May 15, 2010

Thomas Boswell of the DC POST is trying to show that Washington may not be first in our hearts and in last place in the National League much longer.
“So much has happened so fast it’s hard to keep up with the transformation of the changes began late in 2008, when the Lerners finally decided to spend some money, then accelerated last spring when Mike Rizzo became GM and Stan Kasten’s views were given more weight. In the past month, it has all come together.
Suddenly, the Nats are in the sport’s mainstream.
In ahead of the rich Mets, are the rebuilding Braves and gritty Marlins. Second place might be a bit pricey for a summer-long stay, but a classy neighborhood is where the Nats actually live these days.
Never tell big leaguers who’ve found some chemistry and momentum how many games they can win. Let them tell you. It’s more fun that way. But whatever you expected from the Nats it’s a whole handful more now.
When you add a southpaw starter (healthy Scott Olsen with a 3.51 ERA), a closer (Matt Capps, who’s 14 for 14 in save opportunities), a setup man (Tyler
Clippard, 7-1 with a 1.80 ERA) and a gifted shortstop (Ian Desmond), all 26 or younger, you’ve changed your future. When a fit Livian Hernandez (4-1, 1.04)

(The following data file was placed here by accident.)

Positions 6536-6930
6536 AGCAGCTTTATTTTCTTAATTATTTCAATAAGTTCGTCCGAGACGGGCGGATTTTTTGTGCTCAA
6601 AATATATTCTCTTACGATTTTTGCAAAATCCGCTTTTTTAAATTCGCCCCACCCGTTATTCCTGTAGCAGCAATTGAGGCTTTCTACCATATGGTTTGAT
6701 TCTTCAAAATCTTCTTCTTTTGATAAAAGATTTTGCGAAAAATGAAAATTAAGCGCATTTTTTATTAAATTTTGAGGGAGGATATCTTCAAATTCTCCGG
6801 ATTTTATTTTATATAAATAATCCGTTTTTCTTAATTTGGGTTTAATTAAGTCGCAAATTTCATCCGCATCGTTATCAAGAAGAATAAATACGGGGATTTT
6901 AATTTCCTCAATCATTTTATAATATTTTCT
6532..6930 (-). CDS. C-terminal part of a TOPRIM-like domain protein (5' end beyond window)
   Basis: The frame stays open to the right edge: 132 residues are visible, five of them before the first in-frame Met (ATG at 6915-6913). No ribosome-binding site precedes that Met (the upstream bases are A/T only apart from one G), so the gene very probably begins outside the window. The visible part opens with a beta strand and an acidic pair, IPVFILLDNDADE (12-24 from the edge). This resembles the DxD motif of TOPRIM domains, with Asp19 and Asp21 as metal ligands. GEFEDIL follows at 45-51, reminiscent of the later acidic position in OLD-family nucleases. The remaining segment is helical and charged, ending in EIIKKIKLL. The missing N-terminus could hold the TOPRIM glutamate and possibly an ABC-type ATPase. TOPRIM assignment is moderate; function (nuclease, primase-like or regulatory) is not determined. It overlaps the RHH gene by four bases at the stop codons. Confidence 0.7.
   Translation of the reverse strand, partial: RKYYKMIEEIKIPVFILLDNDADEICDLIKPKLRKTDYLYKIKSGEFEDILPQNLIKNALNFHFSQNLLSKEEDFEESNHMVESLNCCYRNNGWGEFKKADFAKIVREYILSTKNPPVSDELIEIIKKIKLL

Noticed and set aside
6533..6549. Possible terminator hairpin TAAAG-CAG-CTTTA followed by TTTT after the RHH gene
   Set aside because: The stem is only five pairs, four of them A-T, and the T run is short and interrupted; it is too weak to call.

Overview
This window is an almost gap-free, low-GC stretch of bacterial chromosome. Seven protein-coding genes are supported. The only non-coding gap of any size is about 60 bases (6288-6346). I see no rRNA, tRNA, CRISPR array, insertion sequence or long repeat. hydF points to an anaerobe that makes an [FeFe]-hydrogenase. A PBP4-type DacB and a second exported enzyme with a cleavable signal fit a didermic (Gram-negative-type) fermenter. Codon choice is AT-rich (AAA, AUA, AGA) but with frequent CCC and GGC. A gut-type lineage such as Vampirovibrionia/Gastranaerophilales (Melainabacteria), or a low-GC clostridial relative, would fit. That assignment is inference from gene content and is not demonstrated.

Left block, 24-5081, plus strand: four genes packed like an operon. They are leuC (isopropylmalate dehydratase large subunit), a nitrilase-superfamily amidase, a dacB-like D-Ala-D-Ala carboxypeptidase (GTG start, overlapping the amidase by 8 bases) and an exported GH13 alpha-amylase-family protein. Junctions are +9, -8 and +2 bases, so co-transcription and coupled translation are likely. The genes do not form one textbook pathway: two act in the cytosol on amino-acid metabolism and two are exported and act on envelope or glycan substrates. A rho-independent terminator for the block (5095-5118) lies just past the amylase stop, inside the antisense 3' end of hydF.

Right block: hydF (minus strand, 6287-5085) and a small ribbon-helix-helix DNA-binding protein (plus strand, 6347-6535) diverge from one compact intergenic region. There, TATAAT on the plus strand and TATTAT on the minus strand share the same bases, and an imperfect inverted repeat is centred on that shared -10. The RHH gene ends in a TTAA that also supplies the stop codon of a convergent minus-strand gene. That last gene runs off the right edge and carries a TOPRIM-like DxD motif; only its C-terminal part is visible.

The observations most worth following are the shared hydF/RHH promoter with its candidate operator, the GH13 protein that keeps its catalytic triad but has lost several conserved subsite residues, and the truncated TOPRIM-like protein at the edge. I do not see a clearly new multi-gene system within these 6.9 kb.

and an energized Ivan Rodriguez (.383) play like stars, you suddenly have postseason MVPs as leaders.
On Wednesday, the Nats got the kind of bad news that might have derailed other seasons: Jason Marquis, a 2009 all-star and $15 million free agent will miss four to six weeks. But with Craig Stammen developing and a stockpile of serviceable starters such as Luis Atilano (3-0) and Matt Chico, the Nats’ rotation might be okay as long as John Lannan remains healthy after skipping his last start.
Then there is the parade of established pitchers returning from injury (Chien-Ming Wang) and lefty prospects (Aaron Thompson and Ross Detwiler) who
might be ready before midseason.
Too much starting pitching “is a mythical creature, like the Loch Ness Monster, the Abominable Snowman and the agent with a heart of gold in ‘Jerry Maguire,’ ” Kasten said. Because the Nats had an apparent excess of arms, they may still have enough now.
It was typical of the Nats — that’s to say, atypical of any team, heretofore part of the weak right field platoon, hit the first two homers of his career, including a 420-foot game-winner off $37 million closer Francisco Rodriguez, and saved three runs with a diving catch.
The other Nat with three RBI? Stammen, the starting pitcher. The winning pitcher? Clippard, who was clobbered in the Mets’ six-run eighth inning Tuesday night. This season, resilience is a Nat.
As much of a spring shock as the Nats have been, they may morph again by this time next year. Few teams have the immediate youth pipeline, the quality arms recovering from injury and the low-payroll flexibility to improve so quickly.